All sales of residential properties have as a legal requirement for the property transaction a cooling-off period of five days, unless they are exempt contracts. Certain conditions apply that are designed to protect the buyer and seller. Make sure you understand what you as a buyer must do if you wish to cancel the contract.
As the real estate industry is a regulated one, the Queensland Government offers information to the public about cooling off periods. Spot On Conveyancing summarises below the main points, and can assist you by:
- advising whether a cooling off period applies to your contract
- reviewing any contracts buyers may be asked to sign to waive or shorten the cooling off period
- preparing documentation for sellers to waive or shorten the cooling off period.
The cooling off period starts the day the buyer receives a copy of the contract that has been signed by both parties. If the contract arrives on a weekend or public holiday, the cooling-off period starts the next business day.
Please note that the cooling-off period still applies if a representative takes it on the buyer’s behalf.
The cooling-off period ends at 5pm on the fifth day. The buyer must then follow through on the contract and buy the property – subject to the terms of the contract.
Some contracts are exempt from cooling-off periods. These are:
- sales by auction
- follow-up sales after an unsuccessful auction, under certain conditions
- option contracts (or sales contracts formed as the result of an option contract).
Other circumstances for exemption:
- publicly listed corporations
- the State, and statutory bodies
- buying at least three lots at the same time.
In order to cancel a sale contract, the buyer must give the seller written notice by 5pm of the fifth (final) day of the cooling off period. The seller may do deduct a penalty of up to 0.25% of the purchase price from the deposit, and must refund the balance of the deposit within 14 days.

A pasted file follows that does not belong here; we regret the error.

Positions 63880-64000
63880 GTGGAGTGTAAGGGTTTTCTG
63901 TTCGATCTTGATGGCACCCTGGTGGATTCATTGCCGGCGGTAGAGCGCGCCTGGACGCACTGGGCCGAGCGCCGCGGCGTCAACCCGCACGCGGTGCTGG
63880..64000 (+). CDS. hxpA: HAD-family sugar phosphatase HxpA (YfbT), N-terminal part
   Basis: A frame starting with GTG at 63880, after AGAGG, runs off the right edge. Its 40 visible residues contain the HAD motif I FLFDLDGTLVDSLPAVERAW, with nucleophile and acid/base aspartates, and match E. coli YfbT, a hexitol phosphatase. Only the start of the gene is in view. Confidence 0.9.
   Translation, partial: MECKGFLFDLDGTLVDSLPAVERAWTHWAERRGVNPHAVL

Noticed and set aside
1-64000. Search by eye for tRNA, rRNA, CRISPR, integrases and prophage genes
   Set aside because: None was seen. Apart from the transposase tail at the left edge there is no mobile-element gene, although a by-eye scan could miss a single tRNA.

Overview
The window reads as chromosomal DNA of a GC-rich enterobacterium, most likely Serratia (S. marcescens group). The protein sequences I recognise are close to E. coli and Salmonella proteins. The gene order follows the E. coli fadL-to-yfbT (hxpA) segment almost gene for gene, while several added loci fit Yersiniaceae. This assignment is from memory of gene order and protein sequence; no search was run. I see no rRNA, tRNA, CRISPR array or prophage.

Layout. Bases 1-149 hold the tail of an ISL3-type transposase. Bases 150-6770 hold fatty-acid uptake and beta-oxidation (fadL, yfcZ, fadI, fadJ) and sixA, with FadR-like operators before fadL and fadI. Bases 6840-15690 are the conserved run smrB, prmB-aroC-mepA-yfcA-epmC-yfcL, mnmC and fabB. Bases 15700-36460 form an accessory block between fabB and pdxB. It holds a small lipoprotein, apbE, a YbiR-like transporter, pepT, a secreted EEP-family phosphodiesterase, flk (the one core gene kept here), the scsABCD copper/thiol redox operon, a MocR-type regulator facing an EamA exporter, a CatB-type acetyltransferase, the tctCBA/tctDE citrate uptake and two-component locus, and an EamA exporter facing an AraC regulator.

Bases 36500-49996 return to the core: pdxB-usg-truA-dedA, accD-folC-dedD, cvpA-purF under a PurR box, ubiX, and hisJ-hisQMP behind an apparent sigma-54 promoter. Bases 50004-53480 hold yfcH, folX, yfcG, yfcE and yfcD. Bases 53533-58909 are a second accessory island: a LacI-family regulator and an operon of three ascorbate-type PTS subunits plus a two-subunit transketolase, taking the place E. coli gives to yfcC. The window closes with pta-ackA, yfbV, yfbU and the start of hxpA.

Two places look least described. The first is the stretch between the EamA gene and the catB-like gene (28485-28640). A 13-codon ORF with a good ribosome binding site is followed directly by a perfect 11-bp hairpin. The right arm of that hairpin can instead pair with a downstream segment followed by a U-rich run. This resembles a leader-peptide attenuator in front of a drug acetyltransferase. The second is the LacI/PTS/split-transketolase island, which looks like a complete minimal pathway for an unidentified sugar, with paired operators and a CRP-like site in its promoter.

Waiving or shortening the period
If the buyer wishes to waive or shorten the cooling-off period, they must put it in writing, stating they are waiving the cooling-off period entirely or that it will last until 5pm on a particular day.
Queensland buyers of residential property should be alert to the possibility that one of the documents associated with the contract of sale might have the effect of waiving or shortening their cooling-off period.
Such a document can be particularly difficult for buyers to identify when it is included with other documents and presented in a similar format. Be sure to carefully check all the documents attached to your contract of sale, as you may inadvertently deprive yourself of your legislative right to terminate a contract during the cooling-off period by signing such a document.
The buyer must pay the deposit at the time set out in the contract. The deposit holder is usually the seller’s agent, and must put the deposit in a trust account This money cannot be accessed until:
- the seller is entitled to the money on settlement day
- thebuyer is entitled to the money because they lawfully cancelled the sale contract.